Denmark, Netherlands Hospitals To Treat Patients With RapidArc Radiotherapy
Doctors in Denmark and the Netherlands have successfully carried out Europe's first clinical treatments using advanced RapidArc technology from Varian Medical Systems. Cancer patients at Copenhagen's Rigshospitalet and Amsterdam's VU University medical center became the first people in Europe to benefit from this advanced form of intensity-modulated radiotherapy (IMRT).
Dr. Svend Aage Engelholm, chief radiation oncologist of the Department of Radiation Oncology at Copenhagen University Hospital (Rigshospitalet), says, "Our first image guided RapidArc treatment went perfectly and the only unusual aspect was that the patient joined the clinical team in a celebratory glass of champagne after treatment. He was certainly aware that this was the first clinical treatment of its kind in Europe." Dr. Engelholm said the actual treatment took just 75 seconds to deliver.
The 60-year-old patient, who is half-way through his scheduled treatment cycle, had been receiving five-field image-guided intensity-modulated radiotherapy (IMRT) and doctors decided to convert his treatment plan to RapidArc, which was commissioned on one of the hospital's Clinac iX linear accelerators earlier in the week. "We knew that we would really be able to reduce the rectal dose to this patient by using RapidArc and, as it turned out, we reduced it by 15 percent," adds Dr. Engelholm. He added that, as of this week, RapidArc would be the hospital's standard treatment for all prostate cancer patients and other suitable indications would follow.
Clinicians in Amsterdam also carried out their first RapidArc treatment on a 59-year-old head/neck cancer patient. Dr. Ben Slotman, Professor and Chairman, Department of Radiation Oncology, VU University medical center, said, "As our patient was undergoing re-irradiation, it was important to minimize doses to the brainstem and critical structures. We were able to achieve an optimal plan quickly with RapidArc. We perform many IMRT treatments and will replace all such treatments with RapidArc over time, especially as treatment planning and dose verification only took 24 minutes, which is considerably faster than with standard IMRT."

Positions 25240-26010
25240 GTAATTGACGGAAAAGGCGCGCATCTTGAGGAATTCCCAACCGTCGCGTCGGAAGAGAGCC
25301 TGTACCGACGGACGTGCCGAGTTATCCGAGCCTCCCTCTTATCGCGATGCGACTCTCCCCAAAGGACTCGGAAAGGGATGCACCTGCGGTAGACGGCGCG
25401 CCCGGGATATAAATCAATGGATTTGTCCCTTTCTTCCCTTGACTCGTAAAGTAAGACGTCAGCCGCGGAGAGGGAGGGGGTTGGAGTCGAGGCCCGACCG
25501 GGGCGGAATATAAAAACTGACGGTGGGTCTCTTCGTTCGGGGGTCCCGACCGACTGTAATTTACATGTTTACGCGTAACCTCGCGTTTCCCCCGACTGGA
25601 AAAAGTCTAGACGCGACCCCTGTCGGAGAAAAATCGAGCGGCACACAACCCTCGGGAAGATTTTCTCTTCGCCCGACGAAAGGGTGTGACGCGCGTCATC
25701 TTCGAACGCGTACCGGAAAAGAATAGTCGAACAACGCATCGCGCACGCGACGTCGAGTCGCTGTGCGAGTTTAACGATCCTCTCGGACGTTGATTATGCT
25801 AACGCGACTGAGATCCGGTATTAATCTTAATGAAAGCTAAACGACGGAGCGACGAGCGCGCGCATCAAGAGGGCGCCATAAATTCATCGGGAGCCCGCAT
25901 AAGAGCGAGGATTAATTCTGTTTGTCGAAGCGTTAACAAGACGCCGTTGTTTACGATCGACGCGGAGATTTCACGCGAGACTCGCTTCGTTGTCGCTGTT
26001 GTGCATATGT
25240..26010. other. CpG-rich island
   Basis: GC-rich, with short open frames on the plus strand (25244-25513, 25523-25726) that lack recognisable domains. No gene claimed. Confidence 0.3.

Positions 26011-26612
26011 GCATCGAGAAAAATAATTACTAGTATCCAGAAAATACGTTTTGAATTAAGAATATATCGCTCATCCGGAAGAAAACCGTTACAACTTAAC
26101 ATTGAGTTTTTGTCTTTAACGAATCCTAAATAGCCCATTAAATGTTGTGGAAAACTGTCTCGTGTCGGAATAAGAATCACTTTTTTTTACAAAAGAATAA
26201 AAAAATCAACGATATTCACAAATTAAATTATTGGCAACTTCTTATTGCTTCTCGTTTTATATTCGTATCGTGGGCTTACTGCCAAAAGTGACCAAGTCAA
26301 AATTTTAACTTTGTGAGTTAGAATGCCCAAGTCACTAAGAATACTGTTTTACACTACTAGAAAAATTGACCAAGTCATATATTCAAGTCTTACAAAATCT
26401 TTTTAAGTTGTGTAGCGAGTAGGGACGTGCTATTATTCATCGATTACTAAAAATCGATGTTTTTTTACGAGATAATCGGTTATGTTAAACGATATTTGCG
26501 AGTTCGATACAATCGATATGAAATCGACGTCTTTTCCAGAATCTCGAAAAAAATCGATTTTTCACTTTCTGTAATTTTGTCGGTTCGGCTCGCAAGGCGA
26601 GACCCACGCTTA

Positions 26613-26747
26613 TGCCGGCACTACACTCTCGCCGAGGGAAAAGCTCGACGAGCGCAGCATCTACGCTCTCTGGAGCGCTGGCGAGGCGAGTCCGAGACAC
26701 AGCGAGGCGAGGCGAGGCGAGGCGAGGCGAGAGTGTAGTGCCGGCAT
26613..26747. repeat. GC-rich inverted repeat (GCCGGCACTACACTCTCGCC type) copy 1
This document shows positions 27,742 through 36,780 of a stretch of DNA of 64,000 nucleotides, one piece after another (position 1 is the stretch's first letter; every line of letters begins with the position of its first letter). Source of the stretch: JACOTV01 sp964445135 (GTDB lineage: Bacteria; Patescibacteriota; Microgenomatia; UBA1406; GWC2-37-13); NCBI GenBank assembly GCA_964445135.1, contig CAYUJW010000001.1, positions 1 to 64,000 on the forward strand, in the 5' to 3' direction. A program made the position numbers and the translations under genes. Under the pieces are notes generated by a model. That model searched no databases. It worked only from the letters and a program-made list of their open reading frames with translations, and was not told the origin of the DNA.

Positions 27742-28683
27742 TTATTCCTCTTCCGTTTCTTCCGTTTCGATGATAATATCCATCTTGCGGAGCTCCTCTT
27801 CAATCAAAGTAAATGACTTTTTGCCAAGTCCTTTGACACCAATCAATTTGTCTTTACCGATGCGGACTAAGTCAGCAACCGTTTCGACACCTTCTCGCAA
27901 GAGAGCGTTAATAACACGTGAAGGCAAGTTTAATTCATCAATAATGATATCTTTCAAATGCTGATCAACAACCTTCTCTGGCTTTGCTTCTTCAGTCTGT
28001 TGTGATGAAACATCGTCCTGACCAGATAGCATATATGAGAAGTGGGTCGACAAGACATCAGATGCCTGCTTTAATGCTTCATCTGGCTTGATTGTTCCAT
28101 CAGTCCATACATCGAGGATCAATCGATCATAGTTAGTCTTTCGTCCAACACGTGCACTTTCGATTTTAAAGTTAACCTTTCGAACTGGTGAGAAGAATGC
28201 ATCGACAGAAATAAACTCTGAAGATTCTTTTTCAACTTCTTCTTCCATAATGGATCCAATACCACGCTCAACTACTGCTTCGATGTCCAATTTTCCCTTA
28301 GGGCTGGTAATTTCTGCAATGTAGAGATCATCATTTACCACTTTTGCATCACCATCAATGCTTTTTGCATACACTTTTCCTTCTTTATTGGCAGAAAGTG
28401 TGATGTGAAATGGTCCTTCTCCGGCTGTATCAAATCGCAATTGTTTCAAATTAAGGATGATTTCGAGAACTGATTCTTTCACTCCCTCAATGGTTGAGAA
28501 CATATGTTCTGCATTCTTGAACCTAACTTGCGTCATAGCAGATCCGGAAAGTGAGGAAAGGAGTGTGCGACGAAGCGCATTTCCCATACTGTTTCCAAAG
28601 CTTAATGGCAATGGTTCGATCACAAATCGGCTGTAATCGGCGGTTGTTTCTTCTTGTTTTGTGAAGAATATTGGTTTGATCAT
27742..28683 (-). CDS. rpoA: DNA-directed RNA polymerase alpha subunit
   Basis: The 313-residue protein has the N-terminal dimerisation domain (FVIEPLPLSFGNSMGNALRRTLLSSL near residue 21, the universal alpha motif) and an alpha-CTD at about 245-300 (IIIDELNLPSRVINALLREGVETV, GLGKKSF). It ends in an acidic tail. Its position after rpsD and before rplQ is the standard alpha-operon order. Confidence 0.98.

The treatment in Amsterdam took place on a Trilogy linear accelerator with advanced imaging using the machine's On-Board Imager accessory.
Jiri Bocanek, Varian's senior product manager for delivery systems, said, "We greatly appreciate the dedicated work of these two cancer centers to make these fast and accurate treatments a reality. After more than a year of evaluation, testing and quality assurance work, we are very happy to see a smooth clinical introduction of RapidArc." He also paid tribute to the other European members of the RapidArc Council -- CRLC Val d'Aurelle in Montpellier, France and University Hospital in Zurich, Switzerland -- who are also soon to start clinical treatments with RapidArc.
RapidArc delivers a complete volumetric intensity-modulated radiation therapy treatment in a single arc of the treatment machine around the patient and makes it possible to deliver advanced image-guided IMRT two to eight times faster than is possible with conventional IMRT, including helical tomotherapy. Treatment planning analyses show that RapidArc matches or exceeds the precision of conventional IMRT systems and spares more of the healthy tissue surrounding the tumor. Unrelated clinical studies on radiotherapy correlate the ability to spare more healthy tissue with reduced complications and better outcomes.
"RapidArc extends the versatility of Varian's image-guided radiotherapy system, adding volumetric arc therapy to other advanced capabilities including fixed-beam IMRT and stereotactic treatments," said Dow Wilson, president of Varian's Oncology Systems business. "By outfitting their treatment machine with this new capability, clinicians around the world have ensured that they will be able to offer cancer patients the most appropriate form of treatment according to each patient's specific needs."